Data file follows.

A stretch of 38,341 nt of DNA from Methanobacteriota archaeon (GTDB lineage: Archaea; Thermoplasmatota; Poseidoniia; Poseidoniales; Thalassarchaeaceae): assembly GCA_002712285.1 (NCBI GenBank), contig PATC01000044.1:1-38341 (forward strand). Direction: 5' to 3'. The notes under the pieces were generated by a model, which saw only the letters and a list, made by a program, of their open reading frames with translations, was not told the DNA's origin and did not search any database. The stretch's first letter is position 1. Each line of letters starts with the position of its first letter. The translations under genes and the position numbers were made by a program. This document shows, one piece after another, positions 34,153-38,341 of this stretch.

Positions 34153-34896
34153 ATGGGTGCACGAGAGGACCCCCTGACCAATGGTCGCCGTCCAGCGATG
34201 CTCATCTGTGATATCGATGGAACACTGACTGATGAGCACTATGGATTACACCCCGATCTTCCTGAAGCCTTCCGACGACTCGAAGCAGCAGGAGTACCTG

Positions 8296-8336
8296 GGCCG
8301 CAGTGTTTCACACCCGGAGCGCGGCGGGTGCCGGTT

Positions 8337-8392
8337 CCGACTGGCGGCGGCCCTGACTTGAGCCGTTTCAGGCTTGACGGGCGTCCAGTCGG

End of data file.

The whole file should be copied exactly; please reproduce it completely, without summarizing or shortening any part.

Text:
A stretch of 38,341 nt of DNA from Methanobacteriota archaeon (GTDB lineage: Archaea; Thermoplasmatota; Poseidoniia; Poseidoniales; Thalassarchaeaceae): assembly GCA_002712285.1 (NCBI GenBank), contig PATC01000044.1:1-38341 (forward strand). Direction: 5' to 3'. The notes under the pieces were generated by a model, which saw only the letters and a list, made by a program, of their open reading frames with translations, was not told the DNA's origin and did not search any database. The stretch's first letter is position 1. Each line of letters starts with the position of its first letter. The translations under genes and the position numbers were made by a program. This document shows, one piece after another, positions 34,153-38,341 of this stretch.

Positions 34153-34896
34153 ATGGGTGCACGAGAGGACCCCCTGACCAATGGTCGCCGTCCAGCGATG
34201 CTCATCTGTGATATCGATGGAACACTGACTGATGAGCACTATGGATTACACCCCGATCTTCCTGAAGCCTTCCGACGACTCGAAGCAGCAGGAGTACCTG

Positions 8296-8336
8296 GGCCG
8301 CAGTGTTTCACACCCGGAGCGCGGCGGGTGCCGGTT

Positions 8337-8392
8337 CCGACTGGCGGCGGCCCTGACTTGAGCCGTTTCAGGCTTGACGGGCGTCCAGTCGG